New data shows European diesel VW values are holding up, potentially dashing hopes that owners will win compensation.

When the dieselgate scandal broke, values of diesel-engined Volkswagen Group cars were expected to nose dive in Europe, as they have in the United States. But new data shows that has not happened, which could undermine calls from consumer groups across the continent for VW to be compelled to offer compensation to European owners.

A deal was agreed earlier this year for 475,000 American owners of emissions cheating VW Group diesel cars to be offered up to $10,000 in compensation and a vehicle buyback, on top of the $1,000 in cash card and vouchers VW had already volunteered.

European Union commissioner Elzbieta Bienkowska has led calls for VW to offer the same package to the 8.5 million owners of affected cars in Europe. A number of consumer groups and government officials have joined the chorus, but VW has resisted the increasing pressure, maintaining that the cars in question do not technically breach European law, therefore there is no need for compensation to be offered.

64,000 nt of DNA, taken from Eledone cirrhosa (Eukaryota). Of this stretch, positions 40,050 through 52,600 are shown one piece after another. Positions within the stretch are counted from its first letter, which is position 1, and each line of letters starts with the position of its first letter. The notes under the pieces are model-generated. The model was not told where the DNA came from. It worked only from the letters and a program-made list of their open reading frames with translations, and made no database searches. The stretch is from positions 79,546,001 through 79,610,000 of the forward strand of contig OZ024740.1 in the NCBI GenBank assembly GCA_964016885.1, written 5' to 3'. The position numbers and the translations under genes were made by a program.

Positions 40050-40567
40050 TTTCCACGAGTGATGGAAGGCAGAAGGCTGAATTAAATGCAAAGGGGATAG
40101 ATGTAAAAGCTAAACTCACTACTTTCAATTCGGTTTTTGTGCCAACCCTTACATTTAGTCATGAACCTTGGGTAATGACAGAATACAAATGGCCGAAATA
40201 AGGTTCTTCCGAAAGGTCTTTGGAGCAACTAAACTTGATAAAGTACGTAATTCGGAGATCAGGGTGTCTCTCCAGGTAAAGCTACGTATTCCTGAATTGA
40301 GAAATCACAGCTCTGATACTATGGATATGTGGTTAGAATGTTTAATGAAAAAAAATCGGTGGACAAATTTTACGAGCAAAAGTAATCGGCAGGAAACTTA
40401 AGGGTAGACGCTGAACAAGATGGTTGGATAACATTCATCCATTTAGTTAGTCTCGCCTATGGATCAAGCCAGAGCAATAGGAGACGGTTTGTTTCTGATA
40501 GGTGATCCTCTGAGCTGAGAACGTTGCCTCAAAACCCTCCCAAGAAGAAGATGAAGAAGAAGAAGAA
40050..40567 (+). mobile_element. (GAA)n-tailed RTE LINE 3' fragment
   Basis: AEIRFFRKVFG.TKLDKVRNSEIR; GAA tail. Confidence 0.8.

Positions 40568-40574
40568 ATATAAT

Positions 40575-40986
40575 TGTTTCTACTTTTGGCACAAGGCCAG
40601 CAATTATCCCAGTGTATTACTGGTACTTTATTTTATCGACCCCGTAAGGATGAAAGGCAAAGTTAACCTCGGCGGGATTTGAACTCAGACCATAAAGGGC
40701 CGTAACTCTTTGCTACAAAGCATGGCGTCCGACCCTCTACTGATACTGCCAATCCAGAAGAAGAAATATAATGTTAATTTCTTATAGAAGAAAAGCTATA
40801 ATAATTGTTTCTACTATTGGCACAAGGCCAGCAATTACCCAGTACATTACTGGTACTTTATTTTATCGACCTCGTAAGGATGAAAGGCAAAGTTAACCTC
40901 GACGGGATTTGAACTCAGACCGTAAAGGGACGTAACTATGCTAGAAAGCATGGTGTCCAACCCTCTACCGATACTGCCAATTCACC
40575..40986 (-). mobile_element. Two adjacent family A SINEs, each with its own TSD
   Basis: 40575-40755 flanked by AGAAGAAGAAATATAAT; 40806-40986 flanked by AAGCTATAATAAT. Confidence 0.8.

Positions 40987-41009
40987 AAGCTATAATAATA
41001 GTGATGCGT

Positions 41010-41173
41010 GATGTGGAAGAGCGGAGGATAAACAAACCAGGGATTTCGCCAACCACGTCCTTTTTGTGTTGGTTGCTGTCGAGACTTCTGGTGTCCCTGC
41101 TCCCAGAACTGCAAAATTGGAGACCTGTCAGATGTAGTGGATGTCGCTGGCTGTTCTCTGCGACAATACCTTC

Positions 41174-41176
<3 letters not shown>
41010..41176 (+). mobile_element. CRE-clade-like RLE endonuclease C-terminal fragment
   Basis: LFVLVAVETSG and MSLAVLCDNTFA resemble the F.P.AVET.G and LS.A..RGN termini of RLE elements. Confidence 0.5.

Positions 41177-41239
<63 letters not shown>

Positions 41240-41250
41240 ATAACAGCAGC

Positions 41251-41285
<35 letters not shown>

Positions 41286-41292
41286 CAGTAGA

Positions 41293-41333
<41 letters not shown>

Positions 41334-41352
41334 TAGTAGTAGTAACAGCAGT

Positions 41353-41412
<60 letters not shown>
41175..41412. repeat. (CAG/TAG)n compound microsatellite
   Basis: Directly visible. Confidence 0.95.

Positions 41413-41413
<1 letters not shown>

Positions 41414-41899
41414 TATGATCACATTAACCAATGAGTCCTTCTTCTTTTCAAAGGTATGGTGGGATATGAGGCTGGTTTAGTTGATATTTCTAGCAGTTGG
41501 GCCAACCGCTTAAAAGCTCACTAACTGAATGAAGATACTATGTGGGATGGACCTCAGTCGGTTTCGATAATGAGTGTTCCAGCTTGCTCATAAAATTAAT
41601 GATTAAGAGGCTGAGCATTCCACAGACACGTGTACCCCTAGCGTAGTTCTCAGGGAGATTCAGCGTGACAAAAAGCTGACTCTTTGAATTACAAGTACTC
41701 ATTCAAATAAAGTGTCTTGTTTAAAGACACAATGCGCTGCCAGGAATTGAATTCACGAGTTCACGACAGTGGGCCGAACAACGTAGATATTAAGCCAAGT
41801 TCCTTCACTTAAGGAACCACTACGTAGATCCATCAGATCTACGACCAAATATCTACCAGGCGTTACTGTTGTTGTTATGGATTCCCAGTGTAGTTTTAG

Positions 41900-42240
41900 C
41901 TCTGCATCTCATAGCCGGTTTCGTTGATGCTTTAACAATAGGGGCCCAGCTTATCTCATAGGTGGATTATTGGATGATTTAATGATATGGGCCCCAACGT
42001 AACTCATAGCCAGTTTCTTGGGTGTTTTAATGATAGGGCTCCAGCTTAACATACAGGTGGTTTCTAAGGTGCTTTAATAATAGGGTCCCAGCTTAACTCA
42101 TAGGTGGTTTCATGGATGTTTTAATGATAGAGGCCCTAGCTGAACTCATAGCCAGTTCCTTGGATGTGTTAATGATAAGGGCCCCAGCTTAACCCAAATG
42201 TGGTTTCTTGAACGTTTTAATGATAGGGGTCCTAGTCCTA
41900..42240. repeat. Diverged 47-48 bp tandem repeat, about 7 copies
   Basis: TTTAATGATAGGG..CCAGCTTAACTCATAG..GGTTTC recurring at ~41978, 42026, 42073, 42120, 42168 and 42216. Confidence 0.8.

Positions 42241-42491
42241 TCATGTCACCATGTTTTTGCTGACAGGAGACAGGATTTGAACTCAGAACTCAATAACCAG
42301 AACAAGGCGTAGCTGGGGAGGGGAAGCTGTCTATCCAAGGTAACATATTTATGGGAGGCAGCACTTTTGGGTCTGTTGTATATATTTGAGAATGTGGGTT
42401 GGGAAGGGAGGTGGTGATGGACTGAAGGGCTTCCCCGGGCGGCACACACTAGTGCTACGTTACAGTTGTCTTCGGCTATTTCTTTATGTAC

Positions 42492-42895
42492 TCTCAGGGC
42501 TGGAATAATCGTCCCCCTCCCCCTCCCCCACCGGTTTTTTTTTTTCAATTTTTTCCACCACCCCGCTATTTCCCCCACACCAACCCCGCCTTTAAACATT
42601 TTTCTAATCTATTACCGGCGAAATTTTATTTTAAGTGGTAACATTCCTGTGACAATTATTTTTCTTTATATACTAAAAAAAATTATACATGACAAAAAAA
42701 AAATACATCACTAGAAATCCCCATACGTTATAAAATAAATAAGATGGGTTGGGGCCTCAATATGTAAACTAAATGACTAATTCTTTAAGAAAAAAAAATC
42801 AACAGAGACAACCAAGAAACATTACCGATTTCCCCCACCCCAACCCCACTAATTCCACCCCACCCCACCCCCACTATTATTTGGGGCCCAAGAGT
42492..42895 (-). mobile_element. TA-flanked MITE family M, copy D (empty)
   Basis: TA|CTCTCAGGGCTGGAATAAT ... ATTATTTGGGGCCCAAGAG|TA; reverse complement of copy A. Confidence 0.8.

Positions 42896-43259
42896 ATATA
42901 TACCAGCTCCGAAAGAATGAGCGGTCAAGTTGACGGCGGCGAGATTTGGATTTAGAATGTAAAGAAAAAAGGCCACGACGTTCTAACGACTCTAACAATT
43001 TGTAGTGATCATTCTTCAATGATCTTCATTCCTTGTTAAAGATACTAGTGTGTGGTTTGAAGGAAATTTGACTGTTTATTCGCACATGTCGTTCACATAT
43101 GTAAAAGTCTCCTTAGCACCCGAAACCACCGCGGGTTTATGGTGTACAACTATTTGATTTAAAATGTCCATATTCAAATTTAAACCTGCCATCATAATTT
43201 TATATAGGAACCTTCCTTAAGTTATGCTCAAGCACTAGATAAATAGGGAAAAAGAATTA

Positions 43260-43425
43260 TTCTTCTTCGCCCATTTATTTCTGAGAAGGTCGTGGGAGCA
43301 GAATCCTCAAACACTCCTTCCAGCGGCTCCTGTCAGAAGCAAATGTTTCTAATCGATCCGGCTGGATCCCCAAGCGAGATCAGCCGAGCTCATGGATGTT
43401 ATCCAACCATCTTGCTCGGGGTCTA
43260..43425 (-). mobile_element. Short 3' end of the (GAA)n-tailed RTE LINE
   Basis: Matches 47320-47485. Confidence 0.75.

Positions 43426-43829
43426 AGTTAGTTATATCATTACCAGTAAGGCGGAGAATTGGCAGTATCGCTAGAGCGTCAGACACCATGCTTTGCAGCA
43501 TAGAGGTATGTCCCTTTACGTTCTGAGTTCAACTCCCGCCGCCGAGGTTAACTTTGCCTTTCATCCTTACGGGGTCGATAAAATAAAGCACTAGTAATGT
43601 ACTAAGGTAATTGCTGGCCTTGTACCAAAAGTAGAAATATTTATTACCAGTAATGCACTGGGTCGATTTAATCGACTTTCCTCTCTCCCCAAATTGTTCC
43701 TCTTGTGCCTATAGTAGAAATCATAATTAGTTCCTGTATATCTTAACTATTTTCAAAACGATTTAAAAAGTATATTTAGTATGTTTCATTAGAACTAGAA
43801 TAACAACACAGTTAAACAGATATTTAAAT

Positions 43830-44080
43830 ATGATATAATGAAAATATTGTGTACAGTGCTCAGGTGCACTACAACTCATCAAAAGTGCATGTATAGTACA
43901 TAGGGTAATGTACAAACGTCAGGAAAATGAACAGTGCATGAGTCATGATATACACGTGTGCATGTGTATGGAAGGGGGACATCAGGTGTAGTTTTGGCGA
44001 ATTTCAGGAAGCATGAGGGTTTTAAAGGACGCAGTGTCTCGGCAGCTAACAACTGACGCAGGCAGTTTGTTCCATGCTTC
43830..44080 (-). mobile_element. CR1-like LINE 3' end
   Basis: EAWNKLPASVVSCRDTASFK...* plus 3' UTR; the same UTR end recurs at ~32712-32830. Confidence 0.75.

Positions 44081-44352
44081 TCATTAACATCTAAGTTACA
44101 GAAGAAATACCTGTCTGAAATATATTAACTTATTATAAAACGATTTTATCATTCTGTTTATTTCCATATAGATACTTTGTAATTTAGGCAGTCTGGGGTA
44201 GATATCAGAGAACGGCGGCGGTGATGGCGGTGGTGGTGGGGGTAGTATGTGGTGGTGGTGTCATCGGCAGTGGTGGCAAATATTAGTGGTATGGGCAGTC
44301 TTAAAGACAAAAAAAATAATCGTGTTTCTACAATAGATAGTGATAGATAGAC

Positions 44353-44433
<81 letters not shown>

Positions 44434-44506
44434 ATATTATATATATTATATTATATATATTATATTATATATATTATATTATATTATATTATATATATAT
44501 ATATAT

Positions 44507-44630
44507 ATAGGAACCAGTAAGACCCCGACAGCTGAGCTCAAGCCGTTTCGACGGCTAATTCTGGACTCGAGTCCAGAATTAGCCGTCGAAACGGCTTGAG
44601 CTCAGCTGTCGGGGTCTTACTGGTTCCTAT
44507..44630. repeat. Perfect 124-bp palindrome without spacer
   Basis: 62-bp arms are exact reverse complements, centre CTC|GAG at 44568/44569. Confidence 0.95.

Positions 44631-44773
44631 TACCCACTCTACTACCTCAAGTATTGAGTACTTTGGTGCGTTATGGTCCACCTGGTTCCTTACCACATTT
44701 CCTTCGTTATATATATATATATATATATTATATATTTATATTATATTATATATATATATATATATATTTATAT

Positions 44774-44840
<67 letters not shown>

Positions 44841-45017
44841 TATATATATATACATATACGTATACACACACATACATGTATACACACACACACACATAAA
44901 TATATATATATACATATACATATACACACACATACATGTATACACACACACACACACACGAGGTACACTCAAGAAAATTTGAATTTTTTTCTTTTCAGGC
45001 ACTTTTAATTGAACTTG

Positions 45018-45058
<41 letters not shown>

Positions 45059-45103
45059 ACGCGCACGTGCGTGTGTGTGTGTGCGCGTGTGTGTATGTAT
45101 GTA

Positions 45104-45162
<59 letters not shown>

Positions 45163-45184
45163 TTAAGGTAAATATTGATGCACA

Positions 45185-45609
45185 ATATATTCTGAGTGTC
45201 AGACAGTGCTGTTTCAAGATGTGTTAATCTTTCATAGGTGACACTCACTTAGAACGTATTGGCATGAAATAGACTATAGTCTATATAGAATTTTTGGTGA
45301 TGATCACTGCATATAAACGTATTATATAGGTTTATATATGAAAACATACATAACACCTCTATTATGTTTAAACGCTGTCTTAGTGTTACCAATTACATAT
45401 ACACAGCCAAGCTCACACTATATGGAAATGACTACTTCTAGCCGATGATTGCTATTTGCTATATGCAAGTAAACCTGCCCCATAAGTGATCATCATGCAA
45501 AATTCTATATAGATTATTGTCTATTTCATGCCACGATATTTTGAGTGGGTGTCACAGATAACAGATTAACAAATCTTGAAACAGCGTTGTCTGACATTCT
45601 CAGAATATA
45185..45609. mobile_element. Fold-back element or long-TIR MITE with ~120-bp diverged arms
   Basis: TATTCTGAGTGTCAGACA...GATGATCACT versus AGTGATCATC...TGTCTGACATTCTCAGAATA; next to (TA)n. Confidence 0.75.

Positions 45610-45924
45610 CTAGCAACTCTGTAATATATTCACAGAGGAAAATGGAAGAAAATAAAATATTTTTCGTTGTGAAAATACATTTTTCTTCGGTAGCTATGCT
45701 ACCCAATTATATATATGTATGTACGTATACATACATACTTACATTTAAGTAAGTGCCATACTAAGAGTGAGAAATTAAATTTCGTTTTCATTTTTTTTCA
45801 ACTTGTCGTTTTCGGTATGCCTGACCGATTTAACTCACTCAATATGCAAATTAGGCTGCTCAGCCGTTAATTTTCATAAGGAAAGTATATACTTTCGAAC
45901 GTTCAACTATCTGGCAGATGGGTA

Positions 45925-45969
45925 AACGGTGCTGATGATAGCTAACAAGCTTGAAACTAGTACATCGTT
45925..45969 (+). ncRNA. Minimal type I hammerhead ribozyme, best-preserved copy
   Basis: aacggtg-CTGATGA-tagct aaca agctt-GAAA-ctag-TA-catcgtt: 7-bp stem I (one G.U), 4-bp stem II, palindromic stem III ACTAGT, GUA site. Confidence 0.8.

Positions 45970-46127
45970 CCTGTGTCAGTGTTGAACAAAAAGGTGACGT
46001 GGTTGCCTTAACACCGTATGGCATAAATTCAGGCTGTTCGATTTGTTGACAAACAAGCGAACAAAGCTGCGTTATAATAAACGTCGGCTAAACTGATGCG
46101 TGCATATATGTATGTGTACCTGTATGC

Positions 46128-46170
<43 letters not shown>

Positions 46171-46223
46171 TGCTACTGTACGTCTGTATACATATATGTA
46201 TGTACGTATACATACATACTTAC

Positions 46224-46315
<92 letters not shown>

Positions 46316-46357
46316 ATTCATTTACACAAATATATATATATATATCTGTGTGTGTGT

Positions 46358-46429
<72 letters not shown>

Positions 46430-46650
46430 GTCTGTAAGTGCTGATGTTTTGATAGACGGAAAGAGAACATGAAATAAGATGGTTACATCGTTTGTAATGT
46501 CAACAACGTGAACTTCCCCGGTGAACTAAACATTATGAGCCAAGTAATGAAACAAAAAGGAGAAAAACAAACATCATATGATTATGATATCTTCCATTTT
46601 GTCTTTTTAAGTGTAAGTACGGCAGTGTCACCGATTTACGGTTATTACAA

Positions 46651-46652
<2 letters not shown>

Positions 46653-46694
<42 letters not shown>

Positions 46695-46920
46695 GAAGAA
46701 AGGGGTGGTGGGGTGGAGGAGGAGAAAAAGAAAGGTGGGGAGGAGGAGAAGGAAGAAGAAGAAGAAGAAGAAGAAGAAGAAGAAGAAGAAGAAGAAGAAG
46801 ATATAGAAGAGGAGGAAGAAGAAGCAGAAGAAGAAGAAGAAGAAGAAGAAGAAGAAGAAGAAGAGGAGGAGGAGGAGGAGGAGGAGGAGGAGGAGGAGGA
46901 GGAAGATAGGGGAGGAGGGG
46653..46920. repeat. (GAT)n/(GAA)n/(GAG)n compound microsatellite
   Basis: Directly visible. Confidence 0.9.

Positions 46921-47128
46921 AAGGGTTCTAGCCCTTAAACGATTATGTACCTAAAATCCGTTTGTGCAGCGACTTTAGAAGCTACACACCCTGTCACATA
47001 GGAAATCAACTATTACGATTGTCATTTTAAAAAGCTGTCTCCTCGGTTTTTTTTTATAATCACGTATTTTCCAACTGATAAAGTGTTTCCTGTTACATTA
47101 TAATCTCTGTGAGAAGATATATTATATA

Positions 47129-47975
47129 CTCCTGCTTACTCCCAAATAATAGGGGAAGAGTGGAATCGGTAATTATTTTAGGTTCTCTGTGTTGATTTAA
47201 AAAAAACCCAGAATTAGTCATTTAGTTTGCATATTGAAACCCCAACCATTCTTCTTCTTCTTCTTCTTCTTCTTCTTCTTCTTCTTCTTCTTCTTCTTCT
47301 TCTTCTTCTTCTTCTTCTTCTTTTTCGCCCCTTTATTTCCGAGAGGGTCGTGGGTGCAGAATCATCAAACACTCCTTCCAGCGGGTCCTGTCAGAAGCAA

Central to the compensation argument is the assumption that the affected cars are now worth less than they would have been if the emissions cheating issue had never come up. However, it seems that is not the case, according to VW’s in-house financial services unit, VWFS.

VWFS cites data released by independent German car market tracker Schwacke which shows that values of used VW diesels are holding up. VWFS had initially devalued its diesel lease portfolio by €570 million ($595 million) in the immediate aftermath of dieselgate.

That figure equated to a three percent drop in value for each affected car. VWFS also figured gasoline-powered models would suffer blowback to the tune of one percent. But that has not been the case. Indeed, Schwakce’s data shows marginal gains against comparable diesel cars.

All of which means that any owners looking to sell their emissions cheating VW should not be hit in the wallet. Especially if the car has been recalled to be made compliant.

Should any pressure groups bring VW to court claiming compensation, the automaker now has a solid case for the defense. Not that a ruling in VW’s favor would in any way help the situation.

Source: Automotive News Europe

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